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Bill introduced to protect tribal resources, create The Great Bend of the Gila Conservation Act

File image: Saguaros in the Sonoran Desert
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Saguaro cacti at sunrise, with the setting moon in the distance. Sonoran Desert, Arizona.

Legislation was introduced today to protect one of the most culturally significant and ecologically fragile landscapes in the Southwest.

The Great Bend of the Gila Conservation Act will establish a 330,000-acre conservation area, as well as the 47,000-acre Palo Verde National Conservation Area and nearly 60,000 acres of new wilderness in the Sonoran Desert.

At least 13 Indigenous First Nations have connections to the area. The Great Bend of the Gila was a meeting point various peoples and cultures for thousands of years. They built communities, created art and cultivated the land through innovative irrigation canals.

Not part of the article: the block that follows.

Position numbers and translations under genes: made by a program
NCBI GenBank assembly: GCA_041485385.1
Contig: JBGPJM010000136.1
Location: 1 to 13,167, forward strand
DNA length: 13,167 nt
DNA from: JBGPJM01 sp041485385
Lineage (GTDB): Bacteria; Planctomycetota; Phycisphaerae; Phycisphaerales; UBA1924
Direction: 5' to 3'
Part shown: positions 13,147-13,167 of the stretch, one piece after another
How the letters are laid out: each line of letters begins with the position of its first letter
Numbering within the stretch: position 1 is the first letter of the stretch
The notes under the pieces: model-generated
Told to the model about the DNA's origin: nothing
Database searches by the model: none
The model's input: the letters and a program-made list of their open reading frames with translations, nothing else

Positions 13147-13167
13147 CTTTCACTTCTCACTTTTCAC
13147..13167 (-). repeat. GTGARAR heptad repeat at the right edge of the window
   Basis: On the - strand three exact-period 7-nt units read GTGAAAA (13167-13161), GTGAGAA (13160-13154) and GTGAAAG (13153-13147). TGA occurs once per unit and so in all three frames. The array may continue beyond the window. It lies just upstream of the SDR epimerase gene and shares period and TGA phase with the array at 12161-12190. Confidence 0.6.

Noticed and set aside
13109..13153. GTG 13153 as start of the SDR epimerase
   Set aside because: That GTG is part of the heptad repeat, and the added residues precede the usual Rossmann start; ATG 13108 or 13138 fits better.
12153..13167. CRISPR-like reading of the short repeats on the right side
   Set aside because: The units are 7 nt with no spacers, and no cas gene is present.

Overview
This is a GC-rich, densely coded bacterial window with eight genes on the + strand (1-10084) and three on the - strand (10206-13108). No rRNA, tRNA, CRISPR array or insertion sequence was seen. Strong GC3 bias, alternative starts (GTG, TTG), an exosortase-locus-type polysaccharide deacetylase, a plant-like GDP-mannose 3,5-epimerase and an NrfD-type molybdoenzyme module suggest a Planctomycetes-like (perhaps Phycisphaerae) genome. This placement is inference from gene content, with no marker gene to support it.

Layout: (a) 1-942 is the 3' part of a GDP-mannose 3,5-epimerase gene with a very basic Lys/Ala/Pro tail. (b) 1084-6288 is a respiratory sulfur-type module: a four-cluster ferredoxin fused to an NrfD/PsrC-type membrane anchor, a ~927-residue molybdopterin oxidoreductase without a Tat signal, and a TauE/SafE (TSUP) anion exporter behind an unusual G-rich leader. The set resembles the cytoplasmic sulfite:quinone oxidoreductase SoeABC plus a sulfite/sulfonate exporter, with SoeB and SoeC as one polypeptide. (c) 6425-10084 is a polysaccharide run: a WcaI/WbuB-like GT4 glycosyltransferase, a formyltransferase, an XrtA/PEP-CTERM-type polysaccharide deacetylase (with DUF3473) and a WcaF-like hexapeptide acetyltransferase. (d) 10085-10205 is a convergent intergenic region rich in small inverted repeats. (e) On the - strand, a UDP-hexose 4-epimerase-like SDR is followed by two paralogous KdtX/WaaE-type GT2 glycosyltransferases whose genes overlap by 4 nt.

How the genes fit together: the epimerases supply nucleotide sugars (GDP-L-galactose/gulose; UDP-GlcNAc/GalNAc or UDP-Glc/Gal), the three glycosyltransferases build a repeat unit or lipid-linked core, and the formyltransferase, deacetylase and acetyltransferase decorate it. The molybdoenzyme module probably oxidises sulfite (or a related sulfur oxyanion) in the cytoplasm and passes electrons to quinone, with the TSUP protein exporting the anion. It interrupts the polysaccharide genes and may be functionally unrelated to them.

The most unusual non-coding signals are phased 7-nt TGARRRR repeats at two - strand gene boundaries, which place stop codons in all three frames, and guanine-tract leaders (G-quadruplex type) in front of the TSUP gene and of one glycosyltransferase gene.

The new conservation act, introduced by Arizona’s Raul Grijalva, Chairman of the Natural Resources Committee, will protect the area from further degradation, new road and mineral development and require the creation of new management plans to prevent resource damage.

The bill is supported by numerous Tribes including the Gila River Indian Community and the Tohono O’odham Nation.